WITH Ukip’s victory in the EU elections and a strong performance in council elections across the country, Westminster’s traditional parties are searching for explanations of Nigel Farage and his party’s success. Many, despite evidence to the contrary, have until now laboured under the misapprehension that Ukip’s support is purely “dividing the right” and the broad conservative vote.
Following these results, however, commentators should consider the more cogent and persuasive explanation coming from research by academics Rob Ford and Matthew Goodwin. Their analysis concludes that while Ukip’s original core vote came from Eurosceptics and conservative populists, many new Ukip voters, particularly in the north of England, are old left voters who reject social liberalism, mass immigration and pragmatic centrism. Others are the “left behind”, those with poor educational or economic outcomes.
Perhaps the most misguided view of Ukip’s success, however, is the idea that the party is the creation of the “right-wing” media – mainly Eurosceptic newspapers, whose hostility to the EU and immigration has helped foment anger at the political class. On Twitter at least, this opinion seems to be popular among Ukip’s biggest detractors. It essentially suggests that if only more people got their news from metropolitan opinion sources, Ukip wouldn’t be a problem.
Helpfully, new economic analysis by Matthew Gentzkow and Jesse Shapiro (professors at the University of Chicago) has something to say on this. They examined the political slant of more than 400 daily US newspapers to investigate whether they reflect the views of their readers – or try to shape them. Having identified the papers’ ideological slant, they sought to work out what caused this slant.
Many people, both here and in the US, believe that newspapers reflect the views of their owners, who then try to propagate their agenda to change public opinion. Indeed, much of the hysteria surrounding Rupert Murdoch in the UK is based on the idea of a “Murdoch agenda”. Yet the Chicago academics find no evidence of this effect. In fact, they find that newspapers with the same owner are no more likely to be ideologically similar than randomly chosen papers.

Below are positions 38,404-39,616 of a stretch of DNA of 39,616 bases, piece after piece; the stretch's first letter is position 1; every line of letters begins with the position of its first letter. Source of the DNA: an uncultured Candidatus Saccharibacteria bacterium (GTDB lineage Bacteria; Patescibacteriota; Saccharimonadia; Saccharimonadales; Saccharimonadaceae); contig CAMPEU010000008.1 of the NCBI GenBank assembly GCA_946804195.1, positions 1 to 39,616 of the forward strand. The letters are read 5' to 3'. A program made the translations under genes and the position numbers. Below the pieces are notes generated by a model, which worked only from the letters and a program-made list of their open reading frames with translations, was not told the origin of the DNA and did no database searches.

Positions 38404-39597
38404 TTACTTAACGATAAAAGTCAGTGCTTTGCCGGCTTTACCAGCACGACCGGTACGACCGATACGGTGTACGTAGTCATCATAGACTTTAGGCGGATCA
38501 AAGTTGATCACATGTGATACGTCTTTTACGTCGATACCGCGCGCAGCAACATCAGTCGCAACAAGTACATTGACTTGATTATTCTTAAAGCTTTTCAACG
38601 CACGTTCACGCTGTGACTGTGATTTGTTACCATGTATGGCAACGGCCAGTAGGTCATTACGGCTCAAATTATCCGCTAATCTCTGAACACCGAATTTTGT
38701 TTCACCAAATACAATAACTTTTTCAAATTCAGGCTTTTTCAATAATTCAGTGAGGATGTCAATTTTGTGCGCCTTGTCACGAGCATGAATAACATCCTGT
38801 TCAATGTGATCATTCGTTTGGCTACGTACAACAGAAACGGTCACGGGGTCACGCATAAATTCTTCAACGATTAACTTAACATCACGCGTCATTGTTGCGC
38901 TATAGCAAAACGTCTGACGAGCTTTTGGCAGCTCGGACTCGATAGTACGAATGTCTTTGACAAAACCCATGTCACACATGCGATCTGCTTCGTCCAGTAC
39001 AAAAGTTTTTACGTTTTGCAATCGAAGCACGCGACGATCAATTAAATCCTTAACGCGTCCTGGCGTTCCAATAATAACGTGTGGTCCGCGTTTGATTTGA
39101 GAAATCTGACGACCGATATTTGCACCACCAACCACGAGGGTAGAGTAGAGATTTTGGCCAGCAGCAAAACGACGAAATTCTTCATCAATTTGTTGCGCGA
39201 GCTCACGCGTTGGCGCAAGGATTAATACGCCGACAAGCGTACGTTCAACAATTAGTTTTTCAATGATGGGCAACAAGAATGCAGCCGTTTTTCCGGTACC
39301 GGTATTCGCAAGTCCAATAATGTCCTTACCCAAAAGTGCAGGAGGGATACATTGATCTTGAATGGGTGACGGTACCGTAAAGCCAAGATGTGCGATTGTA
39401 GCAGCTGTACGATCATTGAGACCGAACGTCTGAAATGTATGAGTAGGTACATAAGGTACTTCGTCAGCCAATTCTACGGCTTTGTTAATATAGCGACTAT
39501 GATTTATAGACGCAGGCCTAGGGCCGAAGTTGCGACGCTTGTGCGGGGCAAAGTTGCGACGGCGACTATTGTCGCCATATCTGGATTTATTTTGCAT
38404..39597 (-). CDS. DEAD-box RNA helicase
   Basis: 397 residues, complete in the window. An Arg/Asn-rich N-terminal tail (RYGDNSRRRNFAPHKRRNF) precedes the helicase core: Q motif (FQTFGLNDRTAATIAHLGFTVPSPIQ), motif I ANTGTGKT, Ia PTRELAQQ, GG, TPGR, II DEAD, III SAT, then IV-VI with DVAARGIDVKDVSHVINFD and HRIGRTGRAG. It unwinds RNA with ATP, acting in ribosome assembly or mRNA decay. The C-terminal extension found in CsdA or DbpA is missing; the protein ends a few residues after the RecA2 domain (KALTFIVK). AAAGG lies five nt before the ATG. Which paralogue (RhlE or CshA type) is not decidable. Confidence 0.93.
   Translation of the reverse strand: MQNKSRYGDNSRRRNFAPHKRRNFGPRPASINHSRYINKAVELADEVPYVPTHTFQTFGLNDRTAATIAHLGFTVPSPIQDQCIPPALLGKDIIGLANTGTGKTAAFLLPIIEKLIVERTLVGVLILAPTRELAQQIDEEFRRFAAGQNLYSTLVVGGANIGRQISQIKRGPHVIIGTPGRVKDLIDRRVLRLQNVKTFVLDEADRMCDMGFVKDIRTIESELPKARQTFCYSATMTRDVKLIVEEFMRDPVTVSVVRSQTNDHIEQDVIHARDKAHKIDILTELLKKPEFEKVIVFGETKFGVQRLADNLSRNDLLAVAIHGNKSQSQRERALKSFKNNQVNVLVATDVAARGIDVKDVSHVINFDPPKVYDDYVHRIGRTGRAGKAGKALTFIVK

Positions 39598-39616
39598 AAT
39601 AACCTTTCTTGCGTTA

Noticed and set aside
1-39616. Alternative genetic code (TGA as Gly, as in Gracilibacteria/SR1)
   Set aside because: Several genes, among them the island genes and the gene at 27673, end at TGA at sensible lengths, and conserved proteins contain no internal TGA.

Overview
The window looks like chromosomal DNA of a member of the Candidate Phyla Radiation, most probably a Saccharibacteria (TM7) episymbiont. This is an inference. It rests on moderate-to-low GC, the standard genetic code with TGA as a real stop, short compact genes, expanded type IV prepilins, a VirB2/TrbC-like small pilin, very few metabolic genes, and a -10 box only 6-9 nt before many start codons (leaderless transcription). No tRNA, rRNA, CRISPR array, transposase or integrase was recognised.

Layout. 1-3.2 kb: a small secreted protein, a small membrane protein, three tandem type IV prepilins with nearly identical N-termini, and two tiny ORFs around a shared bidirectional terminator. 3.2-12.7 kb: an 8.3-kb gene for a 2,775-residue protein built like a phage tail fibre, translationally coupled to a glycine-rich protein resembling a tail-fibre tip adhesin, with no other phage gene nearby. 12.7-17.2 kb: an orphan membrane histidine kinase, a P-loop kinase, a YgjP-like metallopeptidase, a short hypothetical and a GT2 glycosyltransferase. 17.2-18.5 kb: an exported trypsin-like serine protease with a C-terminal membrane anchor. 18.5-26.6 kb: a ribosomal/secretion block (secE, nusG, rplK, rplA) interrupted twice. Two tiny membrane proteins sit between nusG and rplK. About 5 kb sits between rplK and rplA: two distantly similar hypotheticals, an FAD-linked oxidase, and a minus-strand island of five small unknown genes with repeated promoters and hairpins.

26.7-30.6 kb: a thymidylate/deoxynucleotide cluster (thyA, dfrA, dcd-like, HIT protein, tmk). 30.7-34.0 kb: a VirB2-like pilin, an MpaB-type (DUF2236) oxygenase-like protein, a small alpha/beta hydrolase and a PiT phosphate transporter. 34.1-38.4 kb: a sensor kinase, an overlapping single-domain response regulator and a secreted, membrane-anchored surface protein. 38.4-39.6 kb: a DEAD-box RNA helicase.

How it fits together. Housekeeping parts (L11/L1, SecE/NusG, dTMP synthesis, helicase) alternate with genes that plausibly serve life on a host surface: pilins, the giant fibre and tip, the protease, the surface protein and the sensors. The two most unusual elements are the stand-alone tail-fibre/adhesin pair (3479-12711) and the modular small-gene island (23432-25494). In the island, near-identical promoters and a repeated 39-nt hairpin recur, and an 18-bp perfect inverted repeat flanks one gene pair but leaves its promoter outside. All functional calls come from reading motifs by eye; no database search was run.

But the authors did find that, once you control for other factors like geography, the customers’ views were key in explaining the ideology of the newspaper. What’s more, people with the same ideology as the newspaper were more likely to buy it. It seems that newspaper businesses, seeking profit, try to reflect the views and concerns of their potential readership.
This study was in the US, and the UK media market is somewhat different – particularly because most people get their news from the BBC (which isn’t open to market pressures and the need to attract customers). Yet it does suggest that it is probably misguided to think newspaper content is responsible for Ukip’s rise. Rather, news stories on immigration and Europe and the rise of Ukip are being driven by the same thing – a large section of the public being concerned about these issues, and disagreeing with the broad consensus of the major parties. This poses a much more significant challenge to Labour and the Conservatives.
Ryan Bourne is head of public policy at the Institute of Economic Affairs.